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Help! How can I handle DH's temper?

(30 Posts)
notlettingthefearshow Wed 31-Aug-11 20:44:58

I'm 5mths pg with our first baby. We have recently bought a house which needs alot of work - superficial, ie decorating and furniture rather than knocking down walls. The house is a bit of a tip while various tradesmen/parents come and go to help us sort it out. IMO it's going well, it's what we expected, but DH is not coping with it well. There IS a lot to do, and he is doing more physical work than me, but I am doing all the online and baby research, IYSWIM.

He gets so stressed with the house being messy and today has told me to off for leaving a splash of tea on the sink when we were rushing to leave the house for work. I was shocked but not as shocked as later tonight when he shouted at me in horrible language and complained about how useless I am. I am a mild tempered person and I don't shout back - I said we had to talk about it, not shout, and this seemed to make him angrier and he stomped off upstairs. I've said before that he has anger management problems but he blames it on me for being messy/not doing enough/not caring.

I'm worried that he will shout and swear and have this temper with the baby, and I don't want the baby to grow up in a household like that. What can I do?

wompoopigeon Wed 31-Aug-11 20:50:35

Poor you.
Have you tried talking to him about it when he is calmer, rather than when he is all het up? What does he say then?

notlettingthefearshow Wed 31-Aug-11 20:56:35

He sometimes apologises but mostly tries to dismiss it, saying he is just stressed etc. The problem is he is usually stressed - I don't think life will get any easier with a baby to look after.

GloriaVanderbilt Wed 31-Aug-11 20:59:27

I think you're right and it will get a whole lot worse. I'm so sorry. Domestic violence often escalates during pregnancy (this includes shouting, verbal abuse, psychological abuse etc etc)

Have you thought about leaving him? Seriously.

buzzsorekillington Wed 31-Aug-11 21:01:58

It's not down to you to handle his temper. Don't tolerate it or start trying to change your behaviour to avoid confrontation. A splash of tea on the sink doesn't deserve this sort of reaction, what it deserves is him getting a dishcloth and wiping it up - that's the rational response.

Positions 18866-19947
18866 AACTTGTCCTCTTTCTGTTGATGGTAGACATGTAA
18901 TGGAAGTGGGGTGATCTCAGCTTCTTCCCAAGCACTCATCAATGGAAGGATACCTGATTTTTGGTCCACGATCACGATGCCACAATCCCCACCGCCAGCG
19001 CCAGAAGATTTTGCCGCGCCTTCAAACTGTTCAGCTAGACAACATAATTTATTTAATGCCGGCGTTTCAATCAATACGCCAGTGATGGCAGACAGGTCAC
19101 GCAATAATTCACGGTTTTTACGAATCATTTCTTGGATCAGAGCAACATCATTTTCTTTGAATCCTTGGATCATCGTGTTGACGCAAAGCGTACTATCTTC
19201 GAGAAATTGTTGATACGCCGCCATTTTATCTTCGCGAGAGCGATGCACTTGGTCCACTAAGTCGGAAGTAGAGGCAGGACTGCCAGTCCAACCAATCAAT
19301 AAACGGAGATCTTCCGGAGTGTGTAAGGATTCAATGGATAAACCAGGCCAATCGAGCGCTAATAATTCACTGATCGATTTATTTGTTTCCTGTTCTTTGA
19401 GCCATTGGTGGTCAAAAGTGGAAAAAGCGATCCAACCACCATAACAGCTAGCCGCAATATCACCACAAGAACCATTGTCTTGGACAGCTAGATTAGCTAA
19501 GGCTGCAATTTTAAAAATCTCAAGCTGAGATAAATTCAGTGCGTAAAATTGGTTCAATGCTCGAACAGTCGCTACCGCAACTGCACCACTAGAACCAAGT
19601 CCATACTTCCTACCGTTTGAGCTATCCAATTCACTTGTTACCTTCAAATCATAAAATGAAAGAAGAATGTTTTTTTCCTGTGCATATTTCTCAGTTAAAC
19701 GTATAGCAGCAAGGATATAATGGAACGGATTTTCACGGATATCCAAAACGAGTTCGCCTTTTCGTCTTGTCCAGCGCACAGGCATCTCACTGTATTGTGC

He needs to get a grip and start treating you with respect, not a verbal punching bag.

neuroticmumof3 Wed 31-Aug-11 21:03:01

Has he just got a thing about cleanliness (possibly OCD?) or is he controlling and critical in other ways as well?

buzzsorekillington Wed 31-Aug-11 21:03:24

And him dismissing his own behaviour and treating it as out of his control, is worrying.

notlettingthefearshow Wed 31-Aug-11 21:03:33

No I haven't - he has only really lost his temper several times in the last few years. I couldn't say it's getting worse as such - but I am more concerned now I'm pregnant.

notlettingthefearshow Wed 31-Aug-11 21:06:45

He is a bit OCD about cleanliness - honestly, I am totally normal and not a complete mess. People at work would consider me neat. The difference is that I can tolerate things being a bit messy. I think you can choose not to let it bother you.

He's not critical of me in general. He just doesn't like any kind of untidyness. I don't pander to that.

GloriaVanderbilt Wed 31-Aug-11 21:09:58

But he is being a bully.

You are right to consider how this will affect the baby. Have you got any ideas about what you would like to see happen? What are you thinking of doing about it, yourself?

ItsMeAndMyPuppyNow Wed 31-Aug-11 21:17:49

How can you handle someone else's temper? You can accept it. Or you can choose not to accept it. But you can't change it.

There's another poster with a similar problem on page 1 of Relationships now. Maybe it will help you to read her thread (I know that when I was having relationship issues, I was able to be more objective when reading other people's threads on MN than when reading answers to my own thread -- hard to create objective distance from your own life).